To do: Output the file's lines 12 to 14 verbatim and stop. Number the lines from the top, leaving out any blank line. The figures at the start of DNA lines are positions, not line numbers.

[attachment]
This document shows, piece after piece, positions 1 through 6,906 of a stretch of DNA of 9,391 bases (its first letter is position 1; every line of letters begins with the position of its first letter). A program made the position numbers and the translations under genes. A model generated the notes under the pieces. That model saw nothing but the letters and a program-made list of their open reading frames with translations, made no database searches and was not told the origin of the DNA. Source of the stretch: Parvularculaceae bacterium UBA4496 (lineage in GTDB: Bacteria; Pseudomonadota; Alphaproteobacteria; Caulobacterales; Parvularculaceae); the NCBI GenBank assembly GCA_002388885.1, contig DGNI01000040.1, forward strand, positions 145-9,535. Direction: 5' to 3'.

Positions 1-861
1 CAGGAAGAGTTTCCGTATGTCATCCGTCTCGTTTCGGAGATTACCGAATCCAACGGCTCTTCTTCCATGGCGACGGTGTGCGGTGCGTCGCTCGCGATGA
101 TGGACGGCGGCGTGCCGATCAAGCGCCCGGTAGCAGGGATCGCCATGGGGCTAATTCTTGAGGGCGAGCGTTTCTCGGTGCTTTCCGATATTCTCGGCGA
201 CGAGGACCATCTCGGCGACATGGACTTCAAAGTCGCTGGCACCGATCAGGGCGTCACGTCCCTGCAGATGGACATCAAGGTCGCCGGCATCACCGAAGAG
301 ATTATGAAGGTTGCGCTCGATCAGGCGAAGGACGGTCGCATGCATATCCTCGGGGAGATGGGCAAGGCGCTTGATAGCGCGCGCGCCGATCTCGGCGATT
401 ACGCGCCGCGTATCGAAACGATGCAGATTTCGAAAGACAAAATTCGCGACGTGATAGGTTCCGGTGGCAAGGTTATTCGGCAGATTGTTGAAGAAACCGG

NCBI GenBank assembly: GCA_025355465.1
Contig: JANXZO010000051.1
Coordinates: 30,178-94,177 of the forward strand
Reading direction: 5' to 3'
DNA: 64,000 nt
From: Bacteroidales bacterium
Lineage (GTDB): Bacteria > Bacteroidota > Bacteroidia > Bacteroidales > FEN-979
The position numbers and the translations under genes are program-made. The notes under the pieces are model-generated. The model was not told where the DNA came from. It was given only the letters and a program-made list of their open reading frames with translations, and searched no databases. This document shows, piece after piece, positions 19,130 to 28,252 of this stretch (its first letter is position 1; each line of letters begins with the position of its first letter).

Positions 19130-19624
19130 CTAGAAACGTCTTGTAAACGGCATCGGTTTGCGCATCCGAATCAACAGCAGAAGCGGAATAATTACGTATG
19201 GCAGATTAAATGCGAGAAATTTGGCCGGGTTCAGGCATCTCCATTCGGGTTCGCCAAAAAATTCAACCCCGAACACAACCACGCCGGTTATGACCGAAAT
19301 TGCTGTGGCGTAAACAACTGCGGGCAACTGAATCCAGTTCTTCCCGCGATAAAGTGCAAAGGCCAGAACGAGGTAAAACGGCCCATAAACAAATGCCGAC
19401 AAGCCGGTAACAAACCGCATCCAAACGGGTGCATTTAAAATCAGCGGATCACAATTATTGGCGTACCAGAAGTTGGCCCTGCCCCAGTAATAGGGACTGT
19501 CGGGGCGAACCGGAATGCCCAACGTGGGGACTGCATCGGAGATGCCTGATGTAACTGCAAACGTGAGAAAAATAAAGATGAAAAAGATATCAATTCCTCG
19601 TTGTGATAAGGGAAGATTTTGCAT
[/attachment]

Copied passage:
DNA: 64,000 nt
From: Bacteroidales bacterium
Lineage (GTDB): Bacteria > Bacteroidota > Bacteroidia > Bacteroidales > FEN-979